Let's see, there's Bob Costas (yawn), Al Michaels (duh), Dan Patrick (OK...that's kind of new) and Ryan Seacrest (whhhhhaaaaaaa?!?!?!).
Yep, Ryan Seacrest will be lending his bubblegum sensibility to NBC's coverage of the 2012 Olympics—or as we should perhaps now call it, World's Got Sporting Talent.
The Seacrest news actually broke about a month ago, but seeing his name next to some of today's most venerable sportscasters drives home the bewilderment.
What the heck is Ryan Seacrest doing on NBC's coverage of the Summer Olympics?
I...I...I can't rightly tell you.
What I can do is give a quick breakdown of NBC's Frankenstein team with a bit of analysis thrown in for good measure.
Bob Costas, Primetime Host
At this point, it's more an obligation than an honor, but I'm OK with Costas as NBC's lead man. I will concede that he's grown a bit pedantic in his later years. Some of those halftime essays he does for Sunday Night Football on NBC are brutally preachy. But this is his 10th Olympics and his ninth as primetime host, according to the press release. Things just wouldn't feel right without him. So in that spirit, I will defer to the legend and overlook some of his more recent follies.
Al Michaels, Daytime Co-Host
You'll get no complaints from me on Michaels. His Miracle on Ice call is the greatest sound clip in Olympic history. That alone should earn him a spot on this team. Of course, those who have listened to Michaels during his time with ABC's Monday Night Football and now with NBC's Sunday Night Football know the veteran play-by-play man is much more than just a one-hit wonder. According to the press release, this will be his second Olympics with NBC.
Dan Patrick, Daytime Co-Host (first Olympics)
I love, love, love this move. More to the point, I love, love, love Dan Patrick. Anyone who listens to his radio show or reads his weekly column in Sports Illustrated knows his preternatural talent for getting athletes to say interesting things. And the man can deliver news, as evidenced by his years at SportsCenter followed by his stellar work at the anchor desk for Sunday Night Football. Next to the more straightforward Michaels, I expect Patrick to give the NBC broadcast some edge.
Mary Carillo, Late Night Host
I didn't realize how long Carillo has been on the Olympics beat. According to the press release, this will be her 11th time covering the Games. I've always preferred Carillo in an analyst's role, where she can opine a little, but I have no objections to her hosting. It's good to have a veteran, and a woman, on the team.
Ryan Seacrest, Correspondent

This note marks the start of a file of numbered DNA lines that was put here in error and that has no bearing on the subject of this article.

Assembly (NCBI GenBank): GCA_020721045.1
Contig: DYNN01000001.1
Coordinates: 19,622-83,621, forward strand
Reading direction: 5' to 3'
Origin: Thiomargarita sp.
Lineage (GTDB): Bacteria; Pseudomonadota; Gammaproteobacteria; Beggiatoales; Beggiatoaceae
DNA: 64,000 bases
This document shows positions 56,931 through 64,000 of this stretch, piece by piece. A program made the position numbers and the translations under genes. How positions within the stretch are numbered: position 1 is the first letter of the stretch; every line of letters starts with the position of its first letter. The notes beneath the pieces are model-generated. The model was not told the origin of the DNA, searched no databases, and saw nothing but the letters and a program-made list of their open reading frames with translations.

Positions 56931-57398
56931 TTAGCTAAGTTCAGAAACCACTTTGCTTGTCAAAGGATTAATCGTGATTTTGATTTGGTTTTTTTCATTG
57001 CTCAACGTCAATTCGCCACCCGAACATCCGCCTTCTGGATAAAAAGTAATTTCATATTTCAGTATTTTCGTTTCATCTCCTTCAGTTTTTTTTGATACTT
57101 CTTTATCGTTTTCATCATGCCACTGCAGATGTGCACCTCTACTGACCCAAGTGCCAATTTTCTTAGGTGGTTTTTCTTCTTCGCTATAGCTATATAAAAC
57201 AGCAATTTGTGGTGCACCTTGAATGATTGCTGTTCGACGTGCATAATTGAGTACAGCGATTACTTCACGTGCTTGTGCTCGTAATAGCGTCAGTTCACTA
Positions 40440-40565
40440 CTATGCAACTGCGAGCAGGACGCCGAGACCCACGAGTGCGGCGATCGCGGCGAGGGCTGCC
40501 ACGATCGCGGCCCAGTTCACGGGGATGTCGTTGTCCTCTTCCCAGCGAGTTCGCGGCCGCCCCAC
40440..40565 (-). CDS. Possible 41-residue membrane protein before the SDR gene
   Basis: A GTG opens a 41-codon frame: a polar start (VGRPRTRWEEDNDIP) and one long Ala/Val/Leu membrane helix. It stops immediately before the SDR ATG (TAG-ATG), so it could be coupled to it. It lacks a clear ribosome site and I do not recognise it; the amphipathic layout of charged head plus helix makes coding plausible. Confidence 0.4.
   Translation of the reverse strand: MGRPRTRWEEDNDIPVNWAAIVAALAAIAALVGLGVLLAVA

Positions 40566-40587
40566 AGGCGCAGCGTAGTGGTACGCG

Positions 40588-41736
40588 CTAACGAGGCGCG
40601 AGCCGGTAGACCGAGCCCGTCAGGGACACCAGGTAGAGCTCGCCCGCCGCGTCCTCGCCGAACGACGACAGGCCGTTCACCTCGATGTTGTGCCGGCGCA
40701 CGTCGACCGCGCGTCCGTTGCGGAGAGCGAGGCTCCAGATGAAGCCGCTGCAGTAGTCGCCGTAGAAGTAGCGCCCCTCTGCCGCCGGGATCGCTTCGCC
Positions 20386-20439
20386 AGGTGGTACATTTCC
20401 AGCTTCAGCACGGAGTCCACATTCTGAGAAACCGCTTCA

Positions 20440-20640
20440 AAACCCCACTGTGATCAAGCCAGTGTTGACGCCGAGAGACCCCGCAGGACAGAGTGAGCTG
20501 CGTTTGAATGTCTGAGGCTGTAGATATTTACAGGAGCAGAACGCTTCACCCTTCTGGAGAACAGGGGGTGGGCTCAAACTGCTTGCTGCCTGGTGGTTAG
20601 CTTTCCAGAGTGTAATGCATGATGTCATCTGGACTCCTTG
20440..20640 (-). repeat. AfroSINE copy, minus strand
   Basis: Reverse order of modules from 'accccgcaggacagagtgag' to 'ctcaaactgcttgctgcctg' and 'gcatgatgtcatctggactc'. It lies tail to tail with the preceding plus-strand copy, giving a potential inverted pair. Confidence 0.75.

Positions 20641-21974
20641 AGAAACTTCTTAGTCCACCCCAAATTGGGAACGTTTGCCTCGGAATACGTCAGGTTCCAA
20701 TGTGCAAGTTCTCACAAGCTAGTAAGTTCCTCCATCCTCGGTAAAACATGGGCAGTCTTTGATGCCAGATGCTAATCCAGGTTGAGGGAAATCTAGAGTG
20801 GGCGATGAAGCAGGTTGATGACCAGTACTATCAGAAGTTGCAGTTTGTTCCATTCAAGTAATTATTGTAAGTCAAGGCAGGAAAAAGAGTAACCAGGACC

As someone who comes to the Olympics as a sports fan, I'm not sure what Seacrest adds. Again, speaking for myself on that one. Perhaps Seacrest can deliver some well-rounded human interest stuff for the casual fan. Maybe he's a sportscasting savant and we just didn't know it. I'm curious to see how this works, but I'm not expecting great results. The fit just seems...off.
John McEnroe, Correspondent (first Olympics)
This is a savvy move by NBC. With the Olympic tennis tournament taking place at Wimbledon, I expect interest to spike. McEnroe can cover tennis backwards and forwards, and on the other stuff, he's an entertaining enough personality to add value. I'm in.
Bela Karolyi, Correspondent
Conflict of interest alert: Karolyi's wife, Marta, is the National Team Coordinator for USA Gymnastics. That means Marta is responsible for choosing who among America's many, many qualified female gymnasts will represent the U.S. women's gymnastics team in London. If the favored U.S. team performs poorly, one can assume Marta will be in for heavy criticism. And NBC just hired her husband, presumably to analyze gymnastics. Interesting...
(I should mention that the same was true in 2008. Based on this re-hire, I'm assuming no one put up a fight.)
Other than that potential blip, Karolyi is a fine correspondent. You may remember him as the "accented-guy-who-yelled-a-lot" during NBC's Beijing coverage. It was an entertaining, if not completely comprehensible, caricature. With longer exposure, it might have been unbearable, but for two weeks, Karolyi is a nice add.
(I couldn't find any footage from Karolyi's work in 2008, but I did find this interview he gave a local news anchor. It gives you the basic Karolyi flavor.)